Therefore, the dispute between Azerbaijan and Armenia is also reflected in the difference in their interpretation of this trilateral agreement.


On the second day of the attack, Russia still does not seem to have a clear position. What will Russia do?

I don't think Russia would want to join the war against Azerbaijan together with Armenia, when it already has enough problems in Ukraine. Opening a new front for Russia in the former Soviet sphere involving the ongoing conflict between Azerbaijan and Armenia would be something Moscow would not like at all.

Opening of a new front in Russia's "backyard" would have been something eagerly called for by actors such as the United Kingdom and the United States, who want to turn Ukraine into a "quagmire" for Moscow. Therefore, I believe that Aliyev's strategy is not only directly related to the dynamics of the war in Ukraine, but also to the actors in Ukraine.

Given this equation, Russia would prefer to somehow re-establish a cease-fire between the parties, reduce the military conflict to a political-diplomatic level and conduct the process through negotiations. This, of course, would raise doubts in Armenia regarding its alliance with Moscow. Ultimately, this could be seen as a reflection of Russia's incursion into Ukraine in the Caucasus.


Experts and the public are divided on who Russia is playing "big brother" to. Some think Russia is on Armenia's side, while others think its best partner in the region is Azerbaijan. Where do you think Russia stands?

Armenia would like its ally Russia to fight alongside it against Azerbaijan, or at least to show a stronger reaction. But Russia considers Armenia as its military ally, while Azerbaijan as its "strategic partner" in the region.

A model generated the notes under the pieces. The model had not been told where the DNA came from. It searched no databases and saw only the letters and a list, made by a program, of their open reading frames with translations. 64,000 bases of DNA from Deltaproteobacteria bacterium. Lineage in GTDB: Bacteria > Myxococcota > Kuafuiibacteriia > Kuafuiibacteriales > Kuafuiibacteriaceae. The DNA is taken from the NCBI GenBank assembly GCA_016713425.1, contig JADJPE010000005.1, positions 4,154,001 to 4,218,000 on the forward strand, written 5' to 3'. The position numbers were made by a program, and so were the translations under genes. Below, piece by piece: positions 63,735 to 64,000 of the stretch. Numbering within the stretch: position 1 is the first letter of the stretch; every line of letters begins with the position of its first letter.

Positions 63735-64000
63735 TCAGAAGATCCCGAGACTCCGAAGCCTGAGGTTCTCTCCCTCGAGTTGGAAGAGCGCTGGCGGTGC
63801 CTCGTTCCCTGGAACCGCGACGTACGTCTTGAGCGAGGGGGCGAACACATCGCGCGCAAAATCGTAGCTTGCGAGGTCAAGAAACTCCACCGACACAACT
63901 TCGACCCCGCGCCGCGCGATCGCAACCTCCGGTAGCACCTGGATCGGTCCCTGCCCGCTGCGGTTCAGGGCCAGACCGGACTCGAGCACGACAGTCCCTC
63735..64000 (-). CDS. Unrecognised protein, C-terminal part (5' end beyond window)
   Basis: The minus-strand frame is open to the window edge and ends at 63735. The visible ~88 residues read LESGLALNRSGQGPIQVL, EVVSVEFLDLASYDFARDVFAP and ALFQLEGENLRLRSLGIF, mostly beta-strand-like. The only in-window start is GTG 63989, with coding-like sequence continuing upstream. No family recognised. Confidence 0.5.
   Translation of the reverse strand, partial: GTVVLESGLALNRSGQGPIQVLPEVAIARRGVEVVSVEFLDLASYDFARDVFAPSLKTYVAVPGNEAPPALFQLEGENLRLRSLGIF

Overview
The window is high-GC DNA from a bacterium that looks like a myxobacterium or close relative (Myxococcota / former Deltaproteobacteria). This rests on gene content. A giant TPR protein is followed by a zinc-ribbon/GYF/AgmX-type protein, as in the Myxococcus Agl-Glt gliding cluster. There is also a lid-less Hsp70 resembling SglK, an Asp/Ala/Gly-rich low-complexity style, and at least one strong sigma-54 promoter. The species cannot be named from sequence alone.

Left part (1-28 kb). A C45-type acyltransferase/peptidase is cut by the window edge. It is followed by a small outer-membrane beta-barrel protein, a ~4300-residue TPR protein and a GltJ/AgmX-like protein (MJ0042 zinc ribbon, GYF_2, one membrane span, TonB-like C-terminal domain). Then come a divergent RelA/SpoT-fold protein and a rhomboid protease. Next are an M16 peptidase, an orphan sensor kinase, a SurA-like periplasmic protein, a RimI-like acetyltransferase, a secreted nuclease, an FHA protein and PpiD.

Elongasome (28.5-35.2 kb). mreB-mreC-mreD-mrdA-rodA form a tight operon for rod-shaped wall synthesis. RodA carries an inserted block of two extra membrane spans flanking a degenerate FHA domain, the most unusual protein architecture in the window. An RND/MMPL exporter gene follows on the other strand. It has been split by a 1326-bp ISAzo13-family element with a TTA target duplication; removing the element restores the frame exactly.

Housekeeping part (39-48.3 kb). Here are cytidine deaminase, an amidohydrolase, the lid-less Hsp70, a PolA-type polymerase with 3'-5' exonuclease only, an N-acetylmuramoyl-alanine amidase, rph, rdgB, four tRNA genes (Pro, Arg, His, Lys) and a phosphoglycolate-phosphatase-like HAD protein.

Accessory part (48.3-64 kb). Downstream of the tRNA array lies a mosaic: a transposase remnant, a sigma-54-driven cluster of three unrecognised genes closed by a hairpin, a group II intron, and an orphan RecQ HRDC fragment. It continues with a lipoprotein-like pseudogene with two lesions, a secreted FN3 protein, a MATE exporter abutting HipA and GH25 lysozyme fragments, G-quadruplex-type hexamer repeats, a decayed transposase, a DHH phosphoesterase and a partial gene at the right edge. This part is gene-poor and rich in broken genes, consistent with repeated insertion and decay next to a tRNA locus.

Moscow's and Yerevan's views of Azerbaijan thus diverge widely. For Russia, conditions in the South Caucasus are very different from those of the early 1990s. This applies to military-strategic relations as well as trade and economic relations, the energy equation, and humanitarian-cultural contacts.

On the other hand, Azerbaijan's importance to Moscow has increased enormously, especially since the Russian invasion of Ukraine. Just a few days ago, Russian, Azerbaijani and Iranian officials reached new agreements in Baku on a "north-south" transport network from the Persian Gulf along the shores of the Caspian Sea to the Baltic Sea via St. Petersburg.

Russia, which is going through difficult times under sanctions as a new "iron curtain" rises between the country and the West, urgently needs its neighbors and partners to the east and south, especially China, India, Turkey, Azerbaijan and Iran. For this reason, Russia wants to open all economic and transport routes in the region today even more than in 2020, so it would be a mistake to evaluate everything on the basis of the usual generalizing or ideological approaches. Today, rather than long-term strategic alliances, it is sometimes conjunctural partnerships that bring more benefits to both sides.

*A long-time analyst on regional issues, Alin Ozinian holds a BA in International Relations and Diplomacy and an MA in Turkish Studies. She is currently a PhD researcher at YSU's Faculty of Political Science. Ozinian has worked at the Permanent Mission of Armenia to the Black Sea Economic Cooperation (BSEC) and has served as the Regional Coordinator of International Alert's Caucasus Development Network, based in London, and as a regional analyst for the Armenian Assembly of America, based in Washington DC. She served as press secretary for the Turkish-Armenian Business Council. In 2018, she received the Jampruk Research Award on migration issues, announced by the United Nations Association. Since 2021, Ozinian has been the executive director of the +GercekNews Portal.